I love paninis, but I don’t have a panini maker and, unless I get one for Christmas, I can’t afford to buy one right now. But I am able to enjoy my favorite Italian sandwich at home by going all McGyver on you and creating homemade paninis out of a couple of everyday kitchen items.
The concept behind a panini is that it is a flavorful meat and cheese sandwich that is pressed in a machine that has two hot pieces of iron attached by a hinge. Heat from both the top and bottom causes the cheese to melt and the outside of the sandwich to have a pleasant crunchy texture. Usually the iron plates have ridges in them or some other decorative pattern.
For my homemade panini, I simply used my cast iron pans. I heated two of the pans up on separate burners, then sprayed pan spray into the bottom of the larger one. I placed my sandwich — roast beef, fat-free American and red onion, in this case — into the pan, then sprayed the top of the sandwich with pan spray and placed the other cast iron pan on top of that.
I cooked it for just a few minutes, flipped it over to cook it evenly, and finished it for a few more minutes. Although it lacked the ridges, it was every bit as crunchy and tasty as a panini I would have paid a lot of money for at a restaurant.
To make my panini, I used an Italian paisan bread I had made from a very simple recipe a few days before. It’s soft texture was perfect for my homemade panini because the inside remained soft and doughy while the outside was crunchy and flavorful.
Paisan is an Italian word for “peasant”. In this context, it means an unpretentious and simple bread.
Italian Paisan Bread
2 cups all purpose flour
1 cup whole wheat flour
2 tsp honey
1/4 tsp salt
1 TBS dry yeast (or one envelope)
1/4 cup EVOO
1 cup lukewarm water (baby bath temperature)
1 TBS EVOO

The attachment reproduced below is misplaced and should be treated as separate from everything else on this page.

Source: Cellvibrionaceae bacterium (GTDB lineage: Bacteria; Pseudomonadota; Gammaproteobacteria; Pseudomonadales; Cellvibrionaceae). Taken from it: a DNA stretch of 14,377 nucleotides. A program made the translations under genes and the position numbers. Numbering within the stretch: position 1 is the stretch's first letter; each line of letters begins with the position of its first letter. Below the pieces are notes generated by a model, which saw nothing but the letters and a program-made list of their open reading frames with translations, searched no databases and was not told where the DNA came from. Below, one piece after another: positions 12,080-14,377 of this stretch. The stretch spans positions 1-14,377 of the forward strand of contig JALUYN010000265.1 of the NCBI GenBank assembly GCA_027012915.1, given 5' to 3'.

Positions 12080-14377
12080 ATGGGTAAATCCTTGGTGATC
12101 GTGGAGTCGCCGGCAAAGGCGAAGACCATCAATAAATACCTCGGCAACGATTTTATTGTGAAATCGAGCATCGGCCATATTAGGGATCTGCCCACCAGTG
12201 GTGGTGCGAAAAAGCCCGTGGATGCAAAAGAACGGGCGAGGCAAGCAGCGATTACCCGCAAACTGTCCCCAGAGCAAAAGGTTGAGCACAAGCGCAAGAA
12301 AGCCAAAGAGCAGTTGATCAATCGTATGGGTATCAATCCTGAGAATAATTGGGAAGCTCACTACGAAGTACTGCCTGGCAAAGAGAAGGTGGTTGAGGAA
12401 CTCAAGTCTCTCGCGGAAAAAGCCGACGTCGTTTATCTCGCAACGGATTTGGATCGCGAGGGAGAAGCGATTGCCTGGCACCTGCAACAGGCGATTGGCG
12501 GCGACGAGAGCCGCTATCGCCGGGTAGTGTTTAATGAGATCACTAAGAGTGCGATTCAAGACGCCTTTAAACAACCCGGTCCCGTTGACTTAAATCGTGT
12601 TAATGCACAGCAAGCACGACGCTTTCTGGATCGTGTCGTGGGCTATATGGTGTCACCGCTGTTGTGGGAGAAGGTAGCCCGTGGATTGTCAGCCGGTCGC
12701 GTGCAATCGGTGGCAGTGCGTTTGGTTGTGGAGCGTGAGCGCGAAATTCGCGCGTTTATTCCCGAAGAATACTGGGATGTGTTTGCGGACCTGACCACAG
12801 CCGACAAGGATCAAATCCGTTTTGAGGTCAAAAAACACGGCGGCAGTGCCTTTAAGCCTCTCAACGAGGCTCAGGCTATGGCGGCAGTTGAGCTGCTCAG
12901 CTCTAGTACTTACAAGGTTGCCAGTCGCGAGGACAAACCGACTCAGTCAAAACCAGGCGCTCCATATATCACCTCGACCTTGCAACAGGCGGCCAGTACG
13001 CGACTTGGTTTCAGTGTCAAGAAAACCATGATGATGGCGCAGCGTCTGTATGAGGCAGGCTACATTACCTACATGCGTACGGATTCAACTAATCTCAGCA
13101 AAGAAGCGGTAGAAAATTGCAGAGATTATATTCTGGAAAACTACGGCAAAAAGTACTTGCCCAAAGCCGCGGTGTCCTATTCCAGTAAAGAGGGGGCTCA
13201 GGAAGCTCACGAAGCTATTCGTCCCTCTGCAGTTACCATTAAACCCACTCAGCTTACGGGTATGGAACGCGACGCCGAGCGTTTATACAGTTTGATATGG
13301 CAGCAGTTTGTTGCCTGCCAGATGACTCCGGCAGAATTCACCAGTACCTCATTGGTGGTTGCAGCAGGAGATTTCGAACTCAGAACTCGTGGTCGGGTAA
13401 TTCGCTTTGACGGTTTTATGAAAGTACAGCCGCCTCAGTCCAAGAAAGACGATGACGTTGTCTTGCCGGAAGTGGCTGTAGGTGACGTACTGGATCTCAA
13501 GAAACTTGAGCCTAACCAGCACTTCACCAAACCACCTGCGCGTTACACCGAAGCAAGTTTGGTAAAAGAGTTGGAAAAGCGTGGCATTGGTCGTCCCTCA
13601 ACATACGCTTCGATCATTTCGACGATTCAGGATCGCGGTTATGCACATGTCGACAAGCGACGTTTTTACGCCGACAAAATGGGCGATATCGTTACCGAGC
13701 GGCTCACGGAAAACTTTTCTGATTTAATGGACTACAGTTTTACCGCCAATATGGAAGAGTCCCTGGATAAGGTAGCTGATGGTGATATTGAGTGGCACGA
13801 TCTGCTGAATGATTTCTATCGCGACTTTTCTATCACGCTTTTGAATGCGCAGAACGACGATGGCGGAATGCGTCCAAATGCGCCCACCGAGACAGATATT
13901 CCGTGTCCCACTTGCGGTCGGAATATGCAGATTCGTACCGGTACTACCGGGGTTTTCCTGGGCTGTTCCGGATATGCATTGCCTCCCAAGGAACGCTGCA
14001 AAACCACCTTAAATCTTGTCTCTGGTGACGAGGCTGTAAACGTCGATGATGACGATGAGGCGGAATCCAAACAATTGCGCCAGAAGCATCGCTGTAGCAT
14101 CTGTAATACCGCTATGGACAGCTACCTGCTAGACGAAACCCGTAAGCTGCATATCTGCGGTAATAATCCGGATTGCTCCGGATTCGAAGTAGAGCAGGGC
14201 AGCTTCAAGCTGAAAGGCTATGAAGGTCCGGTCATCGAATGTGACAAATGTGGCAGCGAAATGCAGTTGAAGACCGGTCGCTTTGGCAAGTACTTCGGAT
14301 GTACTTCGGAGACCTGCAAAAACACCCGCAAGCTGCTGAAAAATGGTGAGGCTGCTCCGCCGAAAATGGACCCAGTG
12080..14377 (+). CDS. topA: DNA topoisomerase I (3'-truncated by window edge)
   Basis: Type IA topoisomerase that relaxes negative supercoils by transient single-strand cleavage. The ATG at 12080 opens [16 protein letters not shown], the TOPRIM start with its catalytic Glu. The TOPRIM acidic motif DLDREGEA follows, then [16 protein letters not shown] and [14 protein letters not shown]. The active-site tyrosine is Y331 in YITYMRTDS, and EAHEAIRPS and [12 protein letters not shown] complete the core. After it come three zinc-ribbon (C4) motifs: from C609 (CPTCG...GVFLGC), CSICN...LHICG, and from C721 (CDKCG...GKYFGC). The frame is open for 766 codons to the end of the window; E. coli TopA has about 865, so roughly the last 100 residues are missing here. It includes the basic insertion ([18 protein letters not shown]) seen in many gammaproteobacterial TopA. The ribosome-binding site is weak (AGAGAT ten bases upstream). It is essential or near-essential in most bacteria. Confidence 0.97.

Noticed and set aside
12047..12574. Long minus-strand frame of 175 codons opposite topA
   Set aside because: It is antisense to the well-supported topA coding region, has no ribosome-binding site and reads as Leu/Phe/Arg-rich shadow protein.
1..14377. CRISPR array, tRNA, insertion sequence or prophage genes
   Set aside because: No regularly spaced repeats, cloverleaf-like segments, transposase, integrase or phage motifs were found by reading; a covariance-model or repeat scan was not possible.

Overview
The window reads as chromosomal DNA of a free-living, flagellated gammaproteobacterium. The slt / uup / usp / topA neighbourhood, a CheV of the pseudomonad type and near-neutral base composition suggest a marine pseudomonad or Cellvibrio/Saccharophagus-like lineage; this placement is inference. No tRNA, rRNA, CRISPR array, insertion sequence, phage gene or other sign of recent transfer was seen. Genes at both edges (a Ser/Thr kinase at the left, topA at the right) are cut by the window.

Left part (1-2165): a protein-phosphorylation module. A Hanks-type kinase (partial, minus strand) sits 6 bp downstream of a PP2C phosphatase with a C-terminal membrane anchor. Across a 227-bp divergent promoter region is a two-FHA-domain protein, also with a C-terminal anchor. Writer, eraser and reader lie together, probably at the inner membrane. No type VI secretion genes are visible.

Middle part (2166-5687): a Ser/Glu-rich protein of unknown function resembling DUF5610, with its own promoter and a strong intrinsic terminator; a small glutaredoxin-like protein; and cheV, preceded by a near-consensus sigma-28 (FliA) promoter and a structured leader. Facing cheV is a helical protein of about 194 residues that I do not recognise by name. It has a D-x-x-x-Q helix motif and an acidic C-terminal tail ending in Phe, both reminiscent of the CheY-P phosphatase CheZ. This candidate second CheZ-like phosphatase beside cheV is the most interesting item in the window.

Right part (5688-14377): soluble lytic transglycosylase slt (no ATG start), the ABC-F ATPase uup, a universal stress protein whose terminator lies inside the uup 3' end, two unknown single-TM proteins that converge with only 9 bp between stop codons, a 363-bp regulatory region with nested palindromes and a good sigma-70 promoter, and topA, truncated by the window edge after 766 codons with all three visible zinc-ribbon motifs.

1 TBS corn meal
1 egg, beaten
2 TBS grated parmesan cheese
1 TBS fennel seed
1 tsp coarse sea salt
1. Put yeast in bottom of Kitchen Aid bowl or mixing bowl. Whisk in warm water, honey and 1/4 cup EVOO. Place in Kitchen Aid stand and let sit until bubbles start to form, about five minutes.
2. Combine flours and salt in mixing bowl. Put dough hook attachment on Kitchen Aid and slowly add dry ingredients to wet ingredients on medium speed until dough ball is formed, about 3 minutes. Remove from bowl and knead on floured work surface for a minute or two until dough is soft and not sticky, adding more flour a little at a time if necessary.
3. Place 1 TBS EVOO in bottom of large bowl and use napking to cover all sides of bowl with oil. Place dough ball in bowl and turn so that all sides are oiled. Cover with clean dish towel and let rest in a warm, draft-free space until doubled, about one hour.
4. Punch down dough, knead for another minute and let rest under dishtowel for a few minutes. Use a knife to cut dough into two equal peices. Using your hands only, poke holes into the dough with your fingers and work the sides outward until you get a crude flatbread shape about 12″ in diameter. Repeat with remaining dough peice. Cover with dishtowel and let rise until doubled in size, about 35 minutes.
5. Preheat oven to 400F. Spray two sheet pans with pan spray. Sprinkle corn meal on bottom of sheet pans, then transfer flatbreads to sheet pans. Brush both loaves with egg wash then sprinkle evenly with fennel seed and sea salt. Bake 35 minutes, remove from oven, sprinkle evenly with parmesan and return to oven for 10 minutes to toast the parmesan. Remove from oven and let cool on wire racks.
This recipe makes two smaller flatbread loaves, perfect accompaniment for pastas, salads, or soups or for making paninis.
Have you ever rigged your kitchen equipment to get the recipe you desired? We would love to hear your story in the comments section below. And thanks for looking at my blog!